Awhile back, there was commentary saying that Russia received a diplomatic setback at a 2006 summit of the Commonwealth of Independent States (CIS) in Moscow. This opinion noted the absence of the Ukrainian, Georgian, Turkmen and Armenian presidents at that gathering (the Armenian president was said to have been ill at the time). Omitted form this thought was the presence of the Moldovan and Azeri presidents. Along with Georgia and Ukraine - Azerbaijan and Moldova are members of GUAM; an organization that was created with the stated intent to promote economic and political development. Although officially denied, GUAM's creation is viewed by some as an attempt to limit Russian influence in the former Soviet Union. In the period since the 2006 CIS meeting, the popularity of the Ukrainian and Georgian presidents has waned (something that was in process beforehand), as Moldova and Azerbaijan appear to come a bit closer to Russia. Moldova and Azerbaijan have been unable to govern over disputed land within their Soviet drawn boundaries. Whether one likes it or not, Russia remains quite influential on some primary matters pertaining to other former Soviet republics.

Of late, Azerbaijan is considering a gas deal with Russia that might undermine the Nabucco pipeline project (a Western initiative, undergone to diversify from the current dependence on Russian gas and its transit route through Ukraine). Last summer's Russo-Georgian war and the increased political unrest in Georgia makes the Nabucco project look like a less secure route. In contrast to the Georgian government's attitude towards Russia, Azerbaijan seems to be taking the position that good relations with the Kremlin is a way of getting a better settlement on Nagorno-Karabakh.


Russia does everything to prevent Karabakh settlement – Stratfor

Russia has taken the driver’s seat over the Nagorno-Karabakh conflict and does everything to prevent its settlement, Eugene Chausovsky, a Stratfor analyst writes in an article. “A cease-fire was broken between Armenia and Azerbaijan on Tuesday after an exchange of gunfire occurred between the two countries on the line of contact. These skirmishes occurred after the latest round of negotiations over Nagorno-Karabakh, which is a disputed region between the two countries, failed to produce a settlement on Friday,” reads the article.

Further, it says that while negotiations over Nagorno-Karabakh have been going on for several years, there are significant geopolitical realities that serve as obstacles to any sort of agreement over this issue. “The primary actor when considering the prospects for a Nagorno-Karabakh settlement is not Azerbaijan or Armenia but, rather, Russia. Russia’s primary goal in the former Soviet Union is to advance its interests in these countries while blocking the interests of foreign powers and particularly the West,” writes Chausovsky.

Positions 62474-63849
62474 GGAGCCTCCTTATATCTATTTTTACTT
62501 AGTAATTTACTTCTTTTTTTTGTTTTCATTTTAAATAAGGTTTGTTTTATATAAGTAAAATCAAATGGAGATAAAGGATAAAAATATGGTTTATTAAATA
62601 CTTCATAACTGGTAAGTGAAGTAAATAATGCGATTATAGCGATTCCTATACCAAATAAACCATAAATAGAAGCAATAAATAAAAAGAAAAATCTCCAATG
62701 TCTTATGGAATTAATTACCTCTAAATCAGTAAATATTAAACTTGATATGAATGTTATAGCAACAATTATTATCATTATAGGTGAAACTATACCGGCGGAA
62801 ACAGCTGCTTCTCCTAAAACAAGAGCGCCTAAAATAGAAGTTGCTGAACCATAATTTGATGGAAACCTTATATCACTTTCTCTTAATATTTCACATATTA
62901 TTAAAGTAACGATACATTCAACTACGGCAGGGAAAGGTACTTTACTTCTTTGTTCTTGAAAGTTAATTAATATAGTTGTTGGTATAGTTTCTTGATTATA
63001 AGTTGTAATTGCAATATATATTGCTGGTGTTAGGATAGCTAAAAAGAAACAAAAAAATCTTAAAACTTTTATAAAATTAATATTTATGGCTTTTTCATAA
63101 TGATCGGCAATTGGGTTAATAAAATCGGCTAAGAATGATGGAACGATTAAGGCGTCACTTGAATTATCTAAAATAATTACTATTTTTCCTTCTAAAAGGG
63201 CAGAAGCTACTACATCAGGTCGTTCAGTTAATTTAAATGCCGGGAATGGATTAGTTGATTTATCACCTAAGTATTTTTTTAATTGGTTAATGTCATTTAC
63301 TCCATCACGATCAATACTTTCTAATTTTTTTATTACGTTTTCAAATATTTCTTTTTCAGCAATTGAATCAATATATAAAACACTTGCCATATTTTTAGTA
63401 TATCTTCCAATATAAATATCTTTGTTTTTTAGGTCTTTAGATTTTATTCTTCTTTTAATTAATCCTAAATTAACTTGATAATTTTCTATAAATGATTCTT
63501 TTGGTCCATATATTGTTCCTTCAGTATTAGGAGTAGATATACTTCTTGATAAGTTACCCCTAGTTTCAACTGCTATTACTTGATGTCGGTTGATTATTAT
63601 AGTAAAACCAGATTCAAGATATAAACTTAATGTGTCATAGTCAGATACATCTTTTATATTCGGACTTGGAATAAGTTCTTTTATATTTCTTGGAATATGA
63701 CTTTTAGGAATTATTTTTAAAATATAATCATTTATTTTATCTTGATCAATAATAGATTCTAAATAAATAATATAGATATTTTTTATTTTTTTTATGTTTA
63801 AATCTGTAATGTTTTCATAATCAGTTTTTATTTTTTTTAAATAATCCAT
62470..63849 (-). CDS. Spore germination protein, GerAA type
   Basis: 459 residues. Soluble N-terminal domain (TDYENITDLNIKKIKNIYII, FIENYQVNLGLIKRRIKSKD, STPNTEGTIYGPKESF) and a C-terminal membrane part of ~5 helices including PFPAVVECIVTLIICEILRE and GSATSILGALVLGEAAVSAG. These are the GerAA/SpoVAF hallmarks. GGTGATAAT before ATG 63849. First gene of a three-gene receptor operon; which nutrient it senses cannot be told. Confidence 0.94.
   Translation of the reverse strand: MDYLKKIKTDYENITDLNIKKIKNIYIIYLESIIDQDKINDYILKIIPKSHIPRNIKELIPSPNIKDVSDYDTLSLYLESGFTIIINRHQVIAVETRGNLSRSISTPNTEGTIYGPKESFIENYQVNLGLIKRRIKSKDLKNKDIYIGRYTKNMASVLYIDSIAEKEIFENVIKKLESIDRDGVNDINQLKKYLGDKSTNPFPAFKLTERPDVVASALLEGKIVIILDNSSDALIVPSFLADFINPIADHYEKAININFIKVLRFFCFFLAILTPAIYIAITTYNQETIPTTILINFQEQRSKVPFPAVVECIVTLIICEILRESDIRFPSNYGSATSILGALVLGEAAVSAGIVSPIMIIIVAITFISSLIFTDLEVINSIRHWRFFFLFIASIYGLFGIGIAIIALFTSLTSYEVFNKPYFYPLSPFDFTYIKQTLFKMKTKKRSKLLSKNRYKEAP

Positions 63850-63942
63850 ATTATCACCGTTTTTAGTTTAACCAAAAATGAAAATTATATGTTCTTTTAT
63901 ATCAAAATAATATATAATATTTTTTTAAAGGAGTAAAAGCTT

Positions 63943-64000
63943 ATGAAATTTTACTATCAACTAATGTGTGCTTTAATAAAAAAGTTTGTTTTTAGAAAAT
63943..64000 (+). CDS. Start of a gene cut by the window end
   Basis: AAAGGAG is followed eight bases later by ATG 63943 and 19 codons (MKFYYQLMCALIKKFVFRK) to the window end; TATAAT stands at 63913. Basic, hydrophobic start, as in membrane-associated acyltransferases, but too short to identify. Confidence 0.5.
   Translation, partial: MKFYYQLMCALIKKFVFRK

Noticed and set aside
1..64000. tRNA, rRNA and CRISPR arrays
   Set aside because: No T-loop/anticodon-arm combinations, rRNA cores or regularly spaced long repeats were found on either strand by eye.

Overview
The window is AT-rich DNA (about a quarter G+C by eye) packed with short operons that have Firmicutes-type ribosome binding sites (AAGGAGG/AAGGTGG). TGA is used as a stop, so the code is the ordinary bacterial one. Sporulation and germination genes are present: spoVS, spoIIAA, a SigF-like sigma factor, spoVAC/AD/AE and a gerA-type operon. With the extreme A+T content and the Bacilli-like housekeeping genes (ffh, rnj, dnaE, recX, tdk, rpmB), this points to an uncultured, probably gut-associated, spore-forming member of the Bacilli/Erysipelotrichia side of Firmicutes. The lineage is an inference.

“This is especially the case in the Caucasus region, which is made up of Armenia, Azerbaijan as well as Georgia, and these three countries are heavily pursued by the West. Within these pursuits, Azerbaijan is the key as it has the largest population in the region, it borders both Russia and Iran in strategic points, and perhaps most importantly, it has significant quantities of oil and natural gas”.

The author goes on to mention that these “energy resources allow Azerbaijan to be a significant exporter of energy to the West and therefore serve as a threat to Russia’s energy relationship and political relationship with Europe. “This then explains Russia’s relationship with Armenia, which Russia supports politically, economically and has a troop presence within Armenia. This also explains Russia’s position on Nagorno-Karabakh, which is to appear that Russia is trying to do everything it can as a negotiator to reach a settlement while in reality do everything it can to prevent such a settlement”.

The article further says that as long as the Nagorno-Karabakh conflict remains an issue, then Azerbaijan’s access to the west via Turkey is blocked through this corridor. And while Azerbaijan has been increasing its military expenditures on the back of its growing energy exports, the fact remains that Russia’s military presence in Armenia will serve as a significant blocking force to Azerbaijan.

“In addition, Russia also has a military presence in two breakaway territories of Georgia, Abkhazia and South Ossetia, giving Russia even more leverage over Azerbaijan. Therefore, it ultimately boils down to Russia’s position when assessing the prospects for any meaningful change to the status of Nagorno-Karabakh”.


Russia does not Want any Solution to Nagorno-Karabakh Conflict Drawn by Other External Actors

Q: Recently, a meeting was held in Kazan between Azerbaijani and Armenian representatives with the mediation of Russia, achieving nothing at the end over the Nagorno-Karabakh conflict just as the other similar meetings. Since Russia is not interested in the solution of the conflict, most experts stress that these kinds of meetings are nonsense in the solution of the issue. If so, in your opinion, what are the aims of holding these sorts of meetings?

A: First of all, describing these kinds of meetings as nonsense is unfair. That is because now, Russia is leading the meetings between Azerbaijan and Armenia itself, and in doing so, it is particularly enjoying being dominant in the region. Before the 1990s, the Minsk Group was the main actor in terms of finding a solution to the Nagorno-Karabakh issue. After that, we started to discuss Kochayev’s statement about Russia’s confrontation with the United States mainly after the Georgian-Russian War, and observed that Russia has been the only dominant actor in terms of finding a solution to the Nagorno-Karabakh conflict. There are certain implications for the Russian-led negotiations.